By day, Bryton Taylor is a social media coordinator in Australia. But outside the office, she is a veritable genius of literary-themed recipes, parties, and crafts! She began blogging about her amazing creative work in 2008, and now readers can browse her extensive range of original recipes and party how-tos, including Harry Potter, The Hobbit, The Great Gatsby, Alice in Wonderland, and Peter Rabbit! Katie caught up with Bryt to chat about her adventures in bringing books to life…
Your website, In Literature, began when you shared the recipe and story about your second effort at making the Mad Hatter’s Unbirthday Cake. What changes did you make after the first attempt didn’t go so well? And was your Easter party a success despite the first cake sliding off its plate?
I used a doll cake pan for better structure when I attempted the Unbirthday Cake for the second time. And I’m happy to say the party was a success! The Mad Tea Party decorations made up for the fact that the cake had a few issues. Paper lanterns were strung up above the table, where a toy mouse popped out of a teapot. Large bowls were transformed into oversized teacups which doubled as Easter baskets. Caterpillar shoes stuck out of the vines, where ‘This Way’, ‘Down’, and ‘That Way’ signs set the tone for fantastical madness! It was a great day in the end.
Do you have a favorite genre of book when you are creating recipes or putting together a themed party?
I find I cover a variety of fiction genres – children’s, classics, young adult, fantasy, mystery. But my favourite books to cover tend to ones that we grew up with. It’s through these stories that we share nostalgic memories, triggering feelings of happiness. Creating recipes and parties around these books will hopefully give others a space to replay their memories, and possibly even make new memories.
For parents or grandparents, it can be a way of extending the experience of reading with their kids, of creating new shared memories. Recreating Marilla’s raspberry cordial from Anne of Green Gables, Turkish Delight from The Lion, the Witch and the Wardrobe, even the tomato sandwich from Harriet the Spy, is a trip down memory lane.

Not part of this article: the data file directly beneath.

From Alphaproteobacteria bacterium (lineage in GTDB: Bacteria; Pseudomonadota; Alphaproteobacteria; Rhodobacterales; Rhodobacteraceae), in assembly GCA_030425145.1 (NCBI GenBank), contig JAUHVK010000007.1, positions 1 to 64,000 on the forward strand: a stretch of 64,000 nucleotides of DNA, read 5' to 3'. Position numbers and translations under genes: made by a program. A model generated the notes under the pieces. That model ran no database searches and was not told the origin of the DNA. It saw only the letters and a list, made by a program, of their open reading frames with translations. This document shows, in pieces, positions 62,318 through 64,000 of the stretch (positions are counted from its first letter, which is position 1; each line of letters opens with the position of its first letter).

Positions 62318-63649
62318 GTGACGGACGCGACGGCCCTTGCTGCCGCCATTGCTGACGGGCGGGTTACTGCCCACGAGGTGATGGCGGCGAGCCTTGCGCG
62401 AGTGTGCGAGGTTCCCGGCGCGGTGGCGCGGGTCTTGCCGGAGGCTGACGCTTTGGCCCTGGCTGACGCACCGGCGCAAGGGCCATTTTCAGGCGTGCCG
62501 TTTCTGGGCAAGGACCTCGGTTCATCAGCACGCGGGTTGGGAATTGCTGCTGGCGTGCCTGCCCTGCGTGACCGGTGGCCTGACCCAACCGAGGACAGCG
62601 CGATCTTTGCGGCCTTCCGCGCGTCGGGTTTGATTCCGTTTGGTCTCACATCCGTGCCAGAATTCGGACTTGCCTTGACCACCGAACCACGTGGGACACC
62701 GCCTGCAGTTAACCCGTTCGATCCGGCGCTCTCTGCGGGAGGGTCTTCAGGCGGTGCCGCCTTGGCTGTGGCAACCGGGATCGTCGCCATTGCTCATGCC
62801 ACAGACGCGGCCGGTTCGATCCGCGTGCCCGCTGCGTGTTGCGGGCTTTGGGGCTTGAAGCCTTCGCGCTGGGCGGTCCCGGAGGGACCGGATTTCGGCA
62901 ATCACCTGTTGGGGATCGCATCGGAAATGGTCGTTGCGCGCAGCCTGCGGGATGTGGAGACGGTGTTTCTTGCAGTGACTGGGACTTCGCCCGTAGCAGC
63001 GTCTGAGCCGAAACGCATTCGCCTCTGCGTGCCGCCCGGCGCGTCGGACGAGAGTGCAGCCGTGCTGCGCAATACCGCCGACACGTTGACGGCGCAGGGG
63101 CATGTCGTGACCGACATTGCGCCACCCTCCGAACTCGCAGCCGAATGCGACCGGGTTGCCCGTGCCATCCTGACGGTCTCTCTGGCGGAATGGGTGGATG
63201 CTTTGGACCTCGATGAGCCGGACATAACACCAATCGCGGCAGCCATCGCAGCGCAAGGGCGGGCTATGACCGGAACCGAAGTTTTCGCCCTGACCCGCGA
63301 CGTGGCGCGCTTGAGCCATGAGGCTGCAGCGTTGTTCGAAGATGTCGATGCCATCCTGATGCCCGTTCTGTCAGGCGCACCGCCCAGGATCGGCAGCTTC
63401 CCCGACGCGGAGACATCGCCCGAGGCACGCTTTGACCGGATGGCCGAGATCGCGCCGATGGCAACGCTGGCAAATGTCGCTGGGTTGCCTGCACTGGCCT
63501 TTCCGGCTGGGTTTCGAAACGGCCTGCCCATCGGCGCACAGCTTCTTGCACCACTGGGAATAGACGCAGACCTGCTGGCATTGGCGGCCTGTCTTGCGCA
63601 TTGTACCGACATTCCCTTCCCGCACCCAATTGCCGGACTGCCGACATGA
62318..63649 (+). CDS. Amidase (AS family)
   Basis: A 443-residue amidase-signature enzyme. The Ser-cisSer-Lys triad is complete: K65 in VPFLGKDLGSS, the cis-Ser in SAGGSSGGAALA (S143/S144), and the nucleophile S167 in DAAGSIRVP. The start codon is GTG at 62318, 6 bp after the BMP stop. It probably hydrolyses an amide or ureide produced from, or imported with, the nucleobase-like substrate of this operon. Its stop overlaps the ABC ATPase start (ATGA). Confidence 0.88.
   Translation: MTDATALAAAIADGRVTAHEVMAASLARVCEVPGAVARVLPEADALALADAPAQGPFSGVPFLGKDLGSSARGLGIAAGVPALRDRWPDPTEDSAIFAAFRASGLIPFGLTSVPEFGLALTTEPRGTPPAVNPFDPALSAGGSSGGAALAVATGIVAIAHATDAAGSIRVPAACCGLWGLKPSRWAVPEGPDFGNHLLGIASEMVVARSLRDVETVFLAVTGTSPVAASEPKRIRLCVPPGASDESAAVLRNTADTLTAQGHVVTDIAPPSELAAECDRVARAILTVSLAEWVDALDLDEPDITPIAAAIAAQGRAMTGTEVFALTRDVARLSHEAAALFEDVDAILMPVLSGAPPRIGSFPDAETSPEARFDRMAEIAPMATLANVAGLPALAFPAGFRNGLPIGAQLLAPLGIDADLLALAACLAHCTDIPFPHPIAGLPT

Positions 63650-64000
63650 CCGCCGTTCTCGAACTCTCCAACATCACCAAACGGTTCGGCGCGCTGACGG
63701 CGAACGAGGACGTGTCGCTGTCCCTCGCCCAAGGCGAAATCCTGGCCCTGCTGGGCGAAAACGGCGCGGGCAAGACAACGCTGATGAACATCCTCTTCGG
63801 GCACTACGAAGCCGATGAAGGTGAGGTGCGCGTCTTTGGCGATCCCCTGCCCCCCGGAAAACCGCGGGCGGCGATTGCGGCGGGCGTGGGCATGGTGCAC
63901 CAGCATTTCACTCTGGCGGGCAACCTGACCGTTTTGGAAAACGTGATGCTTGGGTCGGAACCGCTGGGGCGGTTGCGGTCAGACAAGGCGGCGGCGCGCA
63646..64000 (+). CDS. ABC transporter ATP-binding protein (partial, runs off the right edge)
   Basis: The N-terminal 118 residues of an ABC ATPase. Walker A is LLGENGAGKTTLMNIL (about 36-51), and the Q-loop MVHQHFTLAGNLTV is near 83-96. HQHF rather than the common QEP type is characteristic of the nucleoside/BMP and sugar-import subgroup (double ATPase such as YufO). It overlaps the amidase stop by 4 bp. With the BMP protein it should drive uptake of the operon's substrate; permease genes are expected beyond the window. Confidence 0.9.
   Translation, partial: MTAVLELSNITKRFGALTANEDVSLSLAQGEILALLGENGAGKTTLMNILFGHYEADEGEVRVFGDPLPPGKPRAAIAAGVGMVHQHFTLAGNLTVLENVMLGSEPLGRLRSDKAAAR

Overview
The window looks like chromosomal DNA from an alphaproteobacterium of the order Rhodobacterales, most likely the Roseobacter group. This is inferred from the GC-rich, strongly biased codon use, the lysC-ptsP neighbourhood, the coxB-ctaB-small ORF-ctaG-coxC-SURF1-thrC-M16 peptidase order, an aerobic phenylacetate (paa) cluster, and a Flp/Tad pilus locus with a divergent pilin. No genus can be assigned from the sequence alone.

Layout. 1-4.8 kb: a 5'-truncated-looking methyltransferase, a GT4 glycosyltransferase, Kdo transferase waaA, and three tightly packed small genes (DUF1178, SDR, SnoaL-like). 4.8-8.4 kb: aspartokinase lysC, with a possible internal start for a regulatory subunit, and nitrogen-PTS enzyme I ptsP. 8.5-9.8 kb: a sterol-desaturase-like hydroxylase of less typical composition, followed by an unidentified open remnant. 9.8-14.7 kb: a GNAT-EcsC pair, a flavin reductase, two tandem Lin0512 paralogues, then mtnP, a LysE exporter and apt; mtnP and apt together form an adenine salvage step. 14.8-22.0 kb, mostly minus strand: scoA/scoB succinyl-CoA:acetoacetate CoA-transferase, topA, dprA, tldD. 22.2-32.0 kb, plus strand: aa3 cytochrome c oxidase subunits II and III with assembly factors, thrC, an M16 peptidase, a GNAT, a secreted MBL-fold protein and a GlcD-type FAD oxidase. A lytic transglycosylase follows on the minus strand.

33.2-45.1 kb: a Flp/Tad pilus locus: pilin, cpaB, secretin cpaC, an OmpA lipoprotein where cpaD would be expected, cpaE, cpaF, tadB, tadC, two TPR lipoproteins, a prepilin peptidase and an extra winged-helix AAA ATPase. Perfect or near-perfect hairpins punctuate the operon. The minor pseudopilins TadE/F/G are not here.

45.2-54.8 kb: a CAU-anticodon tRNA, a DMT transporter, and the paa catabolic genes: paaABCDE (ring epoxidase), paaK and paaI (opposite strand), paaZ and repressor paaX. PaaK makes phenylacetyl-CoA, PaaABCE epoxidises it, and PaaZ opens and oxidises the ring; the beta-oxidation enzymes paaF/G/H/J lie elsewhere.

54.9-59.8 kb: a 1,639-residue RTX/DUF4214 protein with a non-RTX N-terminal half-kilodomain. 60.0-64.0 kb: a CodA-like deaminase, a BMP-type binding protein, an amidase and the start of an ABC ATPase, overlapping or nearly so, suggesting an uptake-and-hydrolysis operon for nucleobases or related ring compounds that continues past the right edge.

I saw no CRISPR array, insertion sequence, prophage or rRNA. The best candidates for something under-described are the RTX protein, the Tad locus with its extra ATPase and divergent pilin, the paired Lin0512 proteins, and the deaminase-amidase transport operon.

Break down your thought process when you are putting together a unique recipe from a fantasy or dystopian book, such as Elvish lembas bread from The Lord of the Rings or the Snookers and Snookers Birthday Cake from Dr. Seuss. How much research is involved when you are creating your recipes?
It’s so much fun taking an imaginary food description and bringing it to life. When I first started blogging, I gave my imagination free rein to visualize what the food might look like, how it would be presented, and so forth. I had a fabulous time conjuring up Wonka’s Marshmallow Pillow and Three-Course Dinner Gum!
Although creativity plays a key role, authenticity is equally important. I depend on research to develop a recipe that is as ‘real’ as possible for a food scene that we all share, particularly where personal memories are attached.
Above all else, I’m a literary food history detective. I look into what literary researchers have uncovered about the author’s inspiration and search within their descriptions for clues about the details. Old cookbooks are scoured along with food trends from either the author’s timeline or from where they drew inspiration. Once I have gathered all the pieces, I then add the essential magic ingredient – a dash of creativity to bring it to life.
What was your most challenging recipe to make or hardest craft to create?
The “Drink Me” potion from Alice in Wonderland was a challenge. The description goes, “it had, in fact, a sort of mixed flavour of cherry-tart, custard, pine-apple, roast turkey, toffy, and hot buttered toast.” My first attempt was a total flop. I discovered that capturing and combining hot roast turkey and hot buttered toast is not an easy feat! It’s still on my to-do list of remakes. I’m continually working through my list of challenging recipes. For example, I’m still on the hunt for the elusive recipe for pickled limes from Little Women.
What are your most popular posts?
Harry Potter continues to be a favourite, as I’ve created a number of recipes over the years. My copycat recipe for pumpkin juice through to a simple bottle of liquid luck helps people as they start planning their parties. And there are many classics: Ratty’s picnic from Wind in the Willows, Paddington’s marmalade, through to my interpretation of pop cakes from The Magic Faraway Tree.
Where in the world has been your favorite literary location to visit? And where are you hoping to go once travel restrictions are lifted?
I loved visiting Sleepy Hollow, New York in October 2019 along with exploring Kipling’s Vermont and hope to revisit once our world has found some sense of normal again. The east coast of the United States is just brimming with literary locations!
How many titles do you currently have in your book collection?
It would take too long to count the number in my collection, but I can definitely say that I will always feel it’s not enough.
Can you share any details about a project you are currently working on?
After over a decade of blogging, I’m actually spending this year revisiting and rewriting old posts. However, I’ve got my eye on more Roald Dahl. I still have more rooms to explore in Wonka’s Chocolate Factory.
I have to ask…what Hogwarts House did the Sorting Hat place you in?
I’m proudly a Hufflepuff. I’m happy to say those Hufflepuff interests, of nature, animals and Herbology, also make me well suited to live a life in Hobbiton.
Images courtesy of Bryton Taylor